With the presidential debates fresh in everyone’s minds (unfortunately for most), the topic of solving the problem of high health insurance rates was discussed.
One solution in particular was thrown into the ring:
Repeal Obamacare and allow health insurance companies to sell insurance across state lines, thereby increasing competition and “the free market” will help to lower rates.
In most consumer markets, increasing competition is a great idea as a way to increase choice and lower prices, but health insurance does not fit into a typical consumer market.
Cutting to the quick, experts on the subject believe that removing the state line barrier and allowing insurance carriers to sell anywhere will have the opposite effect and, in fact, increase costs tremendously.
Some of the reasons?
- Insurers would be incented to sell policies in states that allowed them to medically underwrite (using any medical/health history they want as criteria) and deny coverage to people with pre-existing conditions. The result? Anyone in those states with pre-existing conditions would be back to skyrocketing, high premium, low benefit insurance options.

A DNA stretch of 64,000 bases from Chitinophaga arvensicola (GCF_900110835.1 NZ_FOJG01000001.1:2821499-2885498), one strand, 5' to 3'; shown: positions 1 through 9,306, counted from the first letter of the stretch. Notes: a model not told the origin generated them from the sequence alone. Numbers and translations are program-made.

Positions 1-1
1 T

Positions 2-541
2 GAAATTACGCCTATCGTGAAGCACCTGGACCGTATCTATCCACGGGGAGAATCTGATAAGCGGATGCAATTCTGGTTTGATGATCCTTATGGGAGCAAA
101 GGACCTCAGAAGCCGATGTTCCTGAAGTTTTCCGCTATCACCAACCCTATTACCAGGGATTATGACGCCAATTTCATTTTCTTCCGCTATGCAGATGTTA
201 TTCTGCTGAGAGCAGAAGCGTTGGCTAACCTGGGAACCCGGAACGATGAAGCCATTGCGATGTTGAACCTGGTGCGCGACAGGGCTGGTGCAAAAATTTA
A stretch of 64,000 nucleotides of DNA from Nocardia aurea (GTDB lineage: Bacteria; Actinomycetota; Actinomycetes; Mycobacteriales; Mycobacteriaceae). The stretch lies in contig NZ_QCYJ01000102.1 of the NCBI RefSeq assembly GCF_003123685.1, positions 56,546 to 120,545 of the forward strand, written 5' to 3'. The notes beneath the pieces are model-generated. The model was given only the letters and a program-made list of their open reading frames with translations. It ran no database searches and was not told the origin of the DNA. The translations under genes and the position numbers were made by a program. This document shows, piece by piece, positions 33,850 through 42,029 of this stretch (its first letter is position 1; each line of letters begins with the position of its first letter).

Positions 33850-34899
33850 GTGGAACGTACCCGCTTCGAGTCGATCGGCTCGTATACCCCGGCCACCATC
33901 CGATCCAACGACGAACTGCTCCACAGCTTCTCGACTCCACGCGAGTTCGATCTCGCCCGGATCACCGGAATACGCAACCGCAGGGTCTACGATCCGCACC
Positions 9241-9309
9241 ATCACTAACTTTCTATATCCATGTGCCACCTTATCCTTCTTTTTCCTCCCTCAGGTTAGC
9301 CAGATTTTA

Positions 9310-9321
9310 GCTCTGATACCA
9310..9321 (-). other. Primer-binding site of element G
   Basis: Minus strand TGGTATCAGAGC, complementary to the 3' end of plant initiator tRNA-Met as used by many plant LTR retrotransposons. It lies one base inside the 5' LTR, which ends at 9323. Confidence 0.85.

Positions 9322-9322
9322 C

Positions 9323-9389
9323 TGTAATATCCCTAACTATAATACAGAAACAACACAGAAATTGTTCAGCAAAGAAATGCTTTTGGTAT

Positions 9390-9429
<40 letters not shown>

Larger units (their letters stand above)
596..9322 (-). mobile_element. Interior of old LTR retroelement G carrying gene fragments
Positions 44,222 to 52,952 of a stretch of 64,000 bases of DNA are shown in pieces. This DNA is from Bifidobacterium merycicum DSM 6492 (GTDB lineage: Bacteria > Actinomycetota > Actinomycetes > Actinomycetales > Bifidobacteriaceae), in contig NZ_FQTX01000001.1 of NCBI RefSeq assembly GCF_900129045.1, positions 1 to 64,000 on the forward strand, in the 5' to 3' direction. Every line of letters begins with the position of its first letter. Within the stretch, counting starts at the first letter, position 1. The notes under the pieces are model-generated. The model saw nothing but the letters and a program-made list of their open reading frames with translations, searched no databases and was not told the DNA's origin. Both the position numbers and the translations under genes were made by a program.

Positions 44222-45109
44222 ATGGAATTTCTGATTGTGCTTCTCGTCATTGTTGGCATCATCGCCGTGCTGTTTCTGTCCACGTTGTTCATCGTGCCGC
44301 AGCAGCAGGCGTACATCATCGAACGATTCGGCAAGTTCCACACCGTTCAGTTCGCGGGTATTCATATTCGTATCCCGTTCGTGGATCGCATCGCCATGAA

- Insurers would avoid states that had no medical underwriting (guarantee issue) and leave those states high and dry. No risk for the insurers, high prices and few choices for consumers.
- The biggest hurdle? Insurers negotiate reimbursement rates with doctors and hospitals on behalf of their clients. If an insurer went into a new state with no enrollment they would have no leverage to negotiate good rates making it difficult to compete with insurers who are in the state with lots of clients.
Despite the claims that nationwide commercial health insurance competition would bring the choices that people are looking for, the reality is that for many reasons for insurers, providers, doctors and consumers, health insurance remains a local business.
More details on the state lines versus nationwide argument, see: Those Pesky Lines Around States (Source: JAMA Forum)